Lacy Robinson, the National Funeral Directors Association’s director of member development
When you’ve just lost a loved one, it can be hard to think about making their funeral arrangements, even if they had a plan or told you exactly what they wanted.
That’s where caring funeral professionals step in to support the bereaved. It’s an important role with huge responsibilities – but an organization called the National Funeral Directors Association has their backs.
Full of positive energy, the NFDA’s director of member development, Lacy Robinson, supports funeral directors to reach out to meet the needs of the recently bereaved. Here, she tells us just why she’s so passionate about the role she’s been in since 2015, beginning with the personal losses that inspired her.
A career in caring
I was in the eighth grade when my grandfather died of cancer – 1993 was a life changing year for me. I remember every detail of that entire experience, from what my grandmother wore to the funeral, to Going Home embroidered on the casket panel.
Not long after, my other grandfather died from a stroke. Again, I remember every single detail. A female funeral director helped me place a letter in my grandfather’s suit jacket and I remember how she walked alongside with her arm around me at the cemetery.
Both those funerals triggered my desire to learn more about funeral service. After then, I made every project or research assignment that came my way during high school about funeral service. From researching the chemical composition of formaldehyde to early American funeral customs – teachers came to expect my homework assignments to stand out from the others!
The summer before my senior year of high school I walked down the street to the local funeral home and asked if I could have a job. From then, my dream was to become a licensed funeral director and embalmer.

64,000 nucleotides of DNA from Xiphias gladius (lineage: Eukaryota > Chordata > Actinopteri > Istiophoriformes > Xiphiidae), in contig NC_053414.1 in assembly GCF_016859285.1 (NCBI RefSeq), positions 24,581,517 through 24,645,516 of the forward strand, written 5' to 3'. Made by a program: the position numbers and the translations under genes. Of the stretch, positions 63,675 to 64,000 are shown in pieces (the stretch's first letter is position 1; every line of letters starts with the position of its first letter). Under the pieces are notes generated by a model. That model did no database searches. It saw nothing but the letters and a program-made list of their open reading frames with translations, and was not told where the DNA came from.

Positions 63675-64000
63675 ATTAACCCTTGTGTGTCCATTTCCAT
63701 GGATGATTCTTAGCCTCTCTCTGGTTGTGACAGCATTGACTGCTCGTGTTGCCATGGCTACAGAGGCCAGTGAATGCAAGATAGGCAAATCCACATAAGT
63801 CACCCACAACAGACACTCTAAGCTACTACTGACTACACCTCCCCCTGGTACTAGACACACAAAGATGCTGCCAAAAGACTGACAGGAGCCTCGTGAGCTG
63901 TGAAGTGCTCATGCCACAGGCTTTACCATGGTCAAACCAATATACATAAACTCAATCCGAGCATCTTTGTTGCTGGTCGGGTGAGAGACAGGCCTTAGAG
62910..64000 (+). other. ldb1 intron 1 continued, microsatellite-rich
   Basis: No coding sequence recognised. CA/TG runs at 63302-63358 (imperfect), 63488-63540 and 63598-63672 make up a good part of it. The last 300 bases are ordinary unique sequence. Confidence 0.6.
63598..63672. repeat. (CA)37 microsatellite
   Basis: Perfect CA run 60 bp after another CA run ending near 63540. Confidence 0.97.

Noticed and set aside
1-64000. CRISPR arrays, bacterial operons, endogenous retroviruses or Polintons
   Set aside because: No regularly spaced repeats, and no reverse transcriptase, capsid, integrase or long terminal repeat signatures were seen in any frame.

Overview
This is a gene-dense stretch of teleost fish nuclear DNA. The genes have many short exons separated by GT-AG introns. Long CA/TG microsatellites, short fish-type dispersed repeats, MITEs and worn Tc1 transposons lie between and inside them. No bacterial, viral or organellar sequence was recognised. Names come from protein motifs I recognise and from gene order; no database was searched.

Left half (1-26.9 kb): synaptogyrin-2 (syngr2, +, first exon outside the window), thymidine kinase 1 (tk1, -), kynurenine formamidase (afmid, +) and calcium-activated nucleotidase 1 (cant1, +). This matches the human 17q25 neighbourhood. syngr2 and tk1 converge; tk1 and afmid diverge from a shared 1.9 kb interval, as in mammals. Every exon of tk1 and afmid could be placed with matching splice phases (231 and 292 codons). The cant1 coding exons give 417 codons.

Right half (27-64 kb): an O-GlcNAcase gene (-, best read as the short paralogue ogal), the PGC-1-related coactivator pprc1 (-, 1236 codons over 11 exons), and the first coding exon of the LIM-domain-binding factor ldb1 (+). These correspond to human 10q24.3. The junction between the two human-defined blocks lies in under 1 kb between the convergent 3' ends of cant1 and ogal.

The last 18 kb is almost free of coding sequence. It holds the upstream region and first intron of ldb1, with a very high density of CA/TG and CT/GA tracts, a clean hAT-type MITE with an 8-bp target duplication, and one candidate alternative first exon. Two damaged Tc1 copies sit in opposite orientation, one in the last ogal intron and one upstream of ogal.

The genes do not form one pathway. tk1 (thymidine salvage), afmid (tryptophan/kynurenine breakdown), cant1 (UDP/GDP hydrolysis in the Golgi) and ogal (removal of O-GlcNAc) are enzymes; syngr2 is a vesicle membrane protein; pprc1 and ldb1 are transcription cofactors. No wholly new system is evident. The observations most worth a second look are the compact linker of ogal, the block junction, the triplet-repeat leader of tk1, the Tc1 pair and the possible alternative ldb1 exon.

My heart was always on serving families – at first, I was extremely focused on following directions and absorbing as much knowledge from my co-workers as I could. As I grew more experienced, my empathy and interest in the lives of every person I looked after increased. That translated into the work I put in behind the scenes, particularly when it came to caring for the person who had died and ensuring they looked just as their family remembered them.
Every funeral home I’ve worked at has been unique and with its own place in the community and ways of helping families memorialize their loved ones.
Bringing people together
Funerals and memorials are for everyone who was touched by the life of the person who has died. A memorable life tribute event allows for people to express their grief, remember the person’s life and continue on with their life without their loved one.
The funeral elements that many people prefer today include personalized music, photos and a gathering of friends and family with an uplifting atmosphere. To that, I would add a talented celebrant or officiant and some form of ritual or way for family and friends to participate.
Keepsakes or favors, displaying meaningful vignettes and sharing stories, together with delicious food and beverages can make a funeral service very special. When a funeral home can bring those different elements together, a good funeral can become a really memorable one.
My energy comes from funeral directors that care about what they do. Over the past 12 years of my career, I’ve been traveling the U.S., listening to funeral directors in need of an idea, or with thoughts about a new personalized service they’re planning. Their energy and desire to learn is extremely motivating and really gets my adrenaline going.
I’ve been traveling the country facilitating the NFDA’s new Arranger Training Program since 2016. It’s an eight-hour workshop which provides funeral directors with new resources and keeps them up to date with the latest ideas for helping the bereaved.
I want to deliver the very best tools available to funeral directors and that’s an incredible motivation for me. Funeral directors also open up to me about their frustrations, business challenges and general concern for the future of funeral service.
Putting community at the heart
I listen to the bereaved as much as I listen to funeral directors. People’s choices have changed dramatically in the last 10 years and the wishes they have for honoring a person’s life certainly have, too.